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Opportunity Zones Face Bleak End of Year Deadline

Time is running out on a favorable tax benefit.

By: Erik Sherman |

There’s a bleak deadline quickly approaching for the tax conscious. Qualified opportunity zones have been a tactical maneuver to defer capital gains for investments and see some step-up in basis to reduce taxes. But that ends come December 31, 2021. Starting January first, those tax advantages disappear. That seems to be nudging some last-minute investing.

QOZs were part of the 2017 Tax Cuts and Jobs law, which times out on December 31, 2026. Before then, taking capital gains and investing them into a QOZ has offered two tax benefits. One is tax deferral through 2026, unless there’s a disposition of the investment first. That allows the investor to make additional money from the tax payment during the deferral.

The other part of the program has been tax reduction. There is a basis step-up in tax treatment depending on the length of time the investment was held. If for five years, that would be 10%. Holding for seven years would add another 5% step-up, but that additional timing is no longer available as there isn’t enough time between 2021 and 2026.

Also, by holding an investment for ten years, an investor can eliminate any taxes on capital gains realized for the QOZ project.

Some say they’ve seen increased interest because of the impending deadline. “I have seen a substantial uptick in inquiries and transactions,” Daniel Ryan, a partner with Sullivan & Worcester, tells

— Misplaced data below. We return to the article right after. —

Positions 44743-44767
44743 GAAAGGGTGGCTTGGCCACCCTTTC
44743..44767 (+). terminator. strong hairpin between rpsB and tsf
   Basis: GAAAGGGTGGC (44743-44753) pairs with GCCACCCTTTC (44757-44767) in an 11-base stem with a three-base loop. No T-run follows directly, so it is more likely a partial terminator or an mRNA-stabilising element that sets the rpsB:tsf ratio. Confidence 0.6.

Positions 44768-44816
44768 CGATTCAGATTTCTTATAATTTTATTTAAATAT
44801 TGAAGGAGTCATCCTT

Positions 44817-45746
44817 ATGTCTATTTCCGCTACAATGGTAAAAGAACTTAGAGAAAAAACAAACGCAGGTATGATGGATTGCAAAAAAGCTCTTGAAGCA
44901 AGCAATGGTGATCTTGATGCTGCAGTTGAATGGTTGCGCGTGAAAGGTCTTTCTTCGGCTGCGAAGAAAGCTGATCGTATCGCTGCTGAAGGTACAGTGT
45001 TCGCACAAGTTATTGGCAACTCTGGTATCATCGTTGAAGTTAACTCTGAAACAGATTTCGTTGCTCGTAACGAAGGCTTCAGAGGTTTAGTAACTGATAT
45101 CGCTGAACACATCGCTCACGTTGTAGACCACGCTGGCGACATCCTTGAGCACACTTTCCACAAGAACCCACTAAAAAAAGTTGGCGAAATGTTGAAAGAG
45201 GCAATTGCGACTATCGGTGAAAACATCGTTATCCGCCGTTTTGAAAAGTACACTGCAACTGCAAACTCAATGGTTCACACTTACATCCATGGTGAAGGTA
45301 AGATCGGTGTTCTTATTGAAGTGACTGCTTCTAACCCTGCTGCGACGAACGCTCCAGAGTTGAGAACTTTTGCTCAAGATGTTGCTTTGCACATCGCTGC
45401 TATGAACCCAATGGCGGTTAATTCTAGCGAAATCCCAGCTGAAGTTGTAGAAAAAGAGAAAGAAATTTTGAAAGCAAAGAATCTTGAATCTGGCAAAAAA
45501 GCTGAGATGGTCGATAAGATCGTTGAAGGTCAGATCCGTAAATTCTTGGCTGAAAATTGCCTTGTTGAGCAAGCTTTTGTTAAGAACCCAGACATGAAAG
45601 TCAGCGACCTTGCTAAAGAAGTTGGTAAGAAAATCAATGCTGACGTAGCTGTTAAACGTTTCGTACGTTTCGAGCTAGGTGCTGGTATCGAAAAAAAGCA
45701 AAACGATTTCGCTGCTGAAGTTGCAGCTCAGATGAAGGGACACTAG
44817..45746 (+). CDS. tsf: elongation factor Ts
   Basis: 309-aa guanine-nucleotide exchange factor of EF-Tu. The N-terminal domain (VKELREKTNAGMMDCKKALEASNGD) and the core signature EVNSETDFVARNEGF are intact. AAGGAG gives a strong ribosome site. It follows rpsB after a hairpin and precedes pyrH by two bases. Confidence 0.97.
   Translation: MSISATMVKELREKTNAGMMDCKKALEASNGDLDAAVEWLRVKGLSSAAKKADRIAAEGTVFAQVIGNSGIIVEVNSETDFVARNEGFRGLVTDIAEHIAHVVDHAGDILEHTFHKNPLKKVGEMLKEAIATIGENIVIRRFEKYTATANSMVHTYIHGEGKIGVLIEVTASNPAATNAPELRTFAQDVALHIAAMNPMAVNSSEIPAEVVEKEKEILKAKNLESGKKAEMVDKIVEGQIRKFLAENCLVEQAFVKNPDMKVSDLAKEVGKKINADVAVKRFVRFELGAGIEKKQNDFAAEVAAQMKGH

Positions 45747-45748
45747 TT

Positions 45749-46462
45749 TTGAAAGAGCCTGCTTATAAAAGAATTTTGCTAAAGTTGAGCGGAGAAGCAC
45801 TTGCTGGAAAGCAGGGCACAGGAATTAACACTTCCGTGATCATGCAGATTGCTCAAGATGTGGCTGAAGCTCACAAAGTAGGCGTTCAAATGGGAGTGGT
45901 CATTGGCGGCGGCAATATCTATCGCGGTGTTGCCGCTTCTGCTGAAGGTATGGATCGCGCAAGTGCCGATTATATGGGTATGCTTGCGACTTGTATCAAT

Reid Thomas, managing director and chief revenue officer of JTC Americas, agrees, with 2021 “the best year yet in terms of investments into Opportunity Zones,” as he tells “We also continue to see projects and investment trends that reinforce Opportunity Zones as a leading tool for positive impact in communities in need.”

Others have noticed something more complex because of the Biden administration’s expressed interest in raising a number of taxes, including capital gains.

“We have seen an interest in QOZ projects this year, but there has not been a year-end rush,” says Edward Renn, a partner in the private client and tax team of law firm Withers. “Given the confusion in the fall regarding what the tax rate on capital gains would be, many clients did not want to defer capital gain they could pay 23.8% tax on in 2021 when that same capital gain could be taxed at 28.8% or higher in 2026. Similarly, high-net worth individuals do not want to defer capital gain in 2021 when they could be hit with a 5% or 8% surcharge on that same amount when the tax deferral provided by a QOZ investment comes to an end.”

The question for investors, according to Renn, becomes whether a QOZ investment will provide a significant enough return and if a ten-year tax-free appreciation is ultimately enough of a return.

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